10 Ways to Avoid Holiday Overeating
The holiday season is here, bringing family feasts, office parties, and countless other celebrations. Every gooey, high-calorie treat and rich indulgence threatens to turn into extra pounds. Instead of bracing yourself for the penance and expense of trendy diets and exercise routines in the new year, remember that weight loss and maintenance ultimately come down to portion control and self-restraint. Use these 10 practices and mental tricks to get you through the holiday season without overdoing it.
Look around any restaurant, and there will be at least one person staring at a smartphone screen. Instead of being constantly connected (and thus distracted) during meals, try having one bite at a time without any stimuli -- no TV, phones, music, or even conversation. The concept of mindful eating, as explained by The New York Times and practiced by Buddhist monks, entails enjoying food slowly and consciously. It's less about which foods to eat and more about being in tune with the mind and body during a meal. This awareness may help those with a tendency to overeat recognize the feeling of fullness sooner.
Eggnog, hot chocolate, pumpkin spice lattes -- all are delicious but high in calories. A cozy, indulgent drink is fine every once in a while, but for most holiday outings, stick with low-calorie alcohol (wine, scotch, vodka, or gin), tonic, and seltzer water. Add one small splash of juice for sweetness.
Related: 50 Great-Tasting Red Wines Under $20
Don't wait until the holidays are in full swing to start practicing portion control. Try eating smaller portions every day. Soon, you'll need less food to feel full, which is key in coping with above-average portion sizes in restaurants and buffets at home gatherings. Inexpensive portion-control tools can serve as physical guides, and a Mayo Clinic slide show depicts accurate, healthy serving sizes.
There's a reason why fitness gurus lug liters of water around every day. Staying hydrated is essential to well-being, but a glass of water before a meal can also curb hunger. Drinking water before a meal has proven to help with weight loss and provide a sense of fullness, leading people to consume fewer calories during a meal. Before you head over to the buffet or sit down at the table, have a glass of water or two as an "appetizer."
Some people need more than mental tricks to stop eating, and putting cold, hard cash on the line might be the perfect motivation. Start a bet with friends or family, or join one with motivated people trying to maintain or lose weight all over the country on a site such as DietBet or Healthy Wage. Each bettor adds a certain amount of money to the pool, but only the people who lose a specified amount of weight (by a chosen deadline) get to split the total kitty in the end.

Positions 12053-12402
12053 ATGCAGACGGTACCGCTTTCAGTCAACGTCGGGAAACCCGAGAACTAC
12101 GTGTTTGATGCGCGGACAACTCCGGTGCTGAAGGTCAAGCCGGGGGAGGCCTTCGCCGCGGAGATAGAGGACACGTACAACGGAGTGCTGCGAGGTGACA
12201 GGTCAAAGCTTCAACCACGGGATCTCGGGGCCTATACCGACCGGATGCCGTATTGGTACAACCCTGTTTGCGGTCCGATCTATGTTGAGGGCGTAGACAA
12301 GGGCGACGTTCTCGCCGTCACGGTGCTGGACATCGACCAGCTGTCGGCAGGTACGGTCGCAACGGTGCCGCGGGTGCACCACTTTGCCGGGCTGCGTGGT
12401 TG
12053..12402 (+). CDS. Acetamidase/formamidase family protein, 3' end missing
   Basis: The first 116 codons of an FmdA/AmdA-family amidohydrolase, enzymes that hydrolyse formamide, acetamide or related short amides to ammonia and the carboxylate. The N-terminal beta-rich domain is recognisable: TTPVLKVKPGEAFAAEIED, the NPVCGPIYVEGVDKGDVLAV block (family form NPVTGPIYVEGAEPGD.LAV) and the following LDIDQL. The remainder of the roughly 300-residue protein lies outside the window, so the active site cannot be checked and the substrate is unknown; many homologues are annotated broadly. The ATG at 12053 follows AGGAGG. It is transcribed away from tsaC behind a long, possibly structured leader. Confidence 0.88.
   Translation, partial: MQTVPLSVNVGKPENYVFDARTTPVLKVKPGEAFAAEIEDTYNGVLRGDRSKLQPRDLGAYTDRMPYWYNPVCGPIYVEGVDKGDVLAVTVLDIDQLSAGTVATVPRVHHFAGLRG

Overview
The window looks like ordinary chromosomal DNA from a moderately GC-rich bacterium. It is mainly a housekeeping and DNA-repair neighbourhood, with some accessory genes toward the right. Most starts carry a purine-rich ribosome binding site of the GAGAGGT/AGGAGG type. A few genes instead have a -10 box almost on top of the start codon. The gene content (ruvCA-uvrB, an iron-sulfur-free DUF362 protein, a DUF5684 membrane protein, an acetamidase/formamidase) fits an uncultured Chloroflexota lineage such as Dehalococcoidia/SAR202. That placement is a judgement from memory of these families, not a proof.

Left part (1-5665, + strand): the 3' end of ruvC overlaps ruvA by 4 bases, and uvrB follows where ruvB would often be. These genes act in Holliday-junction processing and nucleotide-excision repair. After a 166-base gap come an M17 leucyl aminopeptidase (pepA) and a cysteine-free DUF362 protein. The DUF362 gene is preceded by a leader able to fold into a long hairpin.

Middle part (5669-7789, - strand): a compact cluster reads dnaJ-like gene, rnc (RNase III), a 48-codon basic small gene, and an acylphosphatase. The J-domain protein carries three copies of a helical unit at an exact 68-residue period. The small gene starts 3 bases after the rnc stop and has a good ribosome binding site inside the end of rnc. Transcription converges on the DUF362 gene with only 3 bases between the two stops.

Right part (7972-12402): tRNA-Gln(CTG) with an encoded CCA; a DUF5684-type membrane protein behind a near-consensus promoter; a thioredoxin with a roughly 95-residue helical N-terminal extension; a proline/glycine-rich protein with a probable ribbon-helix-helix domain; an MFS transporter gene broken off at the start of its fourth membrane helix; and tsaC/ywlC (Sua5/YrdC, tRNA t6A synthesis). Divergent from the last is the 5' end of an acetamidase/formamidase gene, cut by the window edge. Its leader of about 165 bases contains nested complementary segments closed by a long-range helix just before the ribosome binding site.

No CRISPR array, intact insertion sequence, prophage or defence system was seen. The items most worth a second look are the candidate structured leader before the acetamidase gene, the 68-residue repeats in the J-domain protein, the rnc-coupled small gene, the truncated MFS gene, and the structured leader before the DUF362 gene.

At a large holiday meal, there probably will be a variety of food -- and a heaping plate is the result. At the beginning of the meal, set a three-bite limit (especially for high-calorie, carbohydrate-heavy foods) and slowly enjoy each mouthful. Three bites of gravy-laden potatoes or stuffed turkey may not sound like enough, but after three bites of each item on the plate, finish a glass of water and check in. If you're no longer hungry, it's time to put down the fork.
For upcoming holiday occasions, leave the stretchy pants in a drawer and dress in slim-fitting clothing -- the outfit that looks great before a big meal. It may sound uncomfortable, but eating in belted pants, a curve-hugging black dress, or skinny jeans will raise awareness of each bite, and may make it easier to pass on the pumpkin pie, knowing someone will likely be taking photos during and after the meal.
Whether it's with a partner, best friend, or co-worker, make a pact to eat less before heading out to a party. Be specific about the commitment, locking down the number of plates to be eaten, glasses of water to consume, or even helpings of salad to have before the main course. Having an extra pair of eyes on you throughout the meal will help with accountability.
For those who wait all year for the holidays and understandably refuse to hold back at dinner, light meals during the rest of the day can keep calorie counts in check. Try a healthy kale shake for breakfast and a salad with steamed chicken for lunch. Healthy eating during the rest of the day can make one-time indulgences guilt-free.
Choose holiday foods carefully. Fitness gurus stress the importance of protein, vegetables, and fruit. At the buffet line, pick foods that carry the most nutrients and fiber. Limit portions of carbohydrates and sweets, and soon feeling stuffed and guilty from overeating unhealthy food will be a distant memory of holiday celebrations past.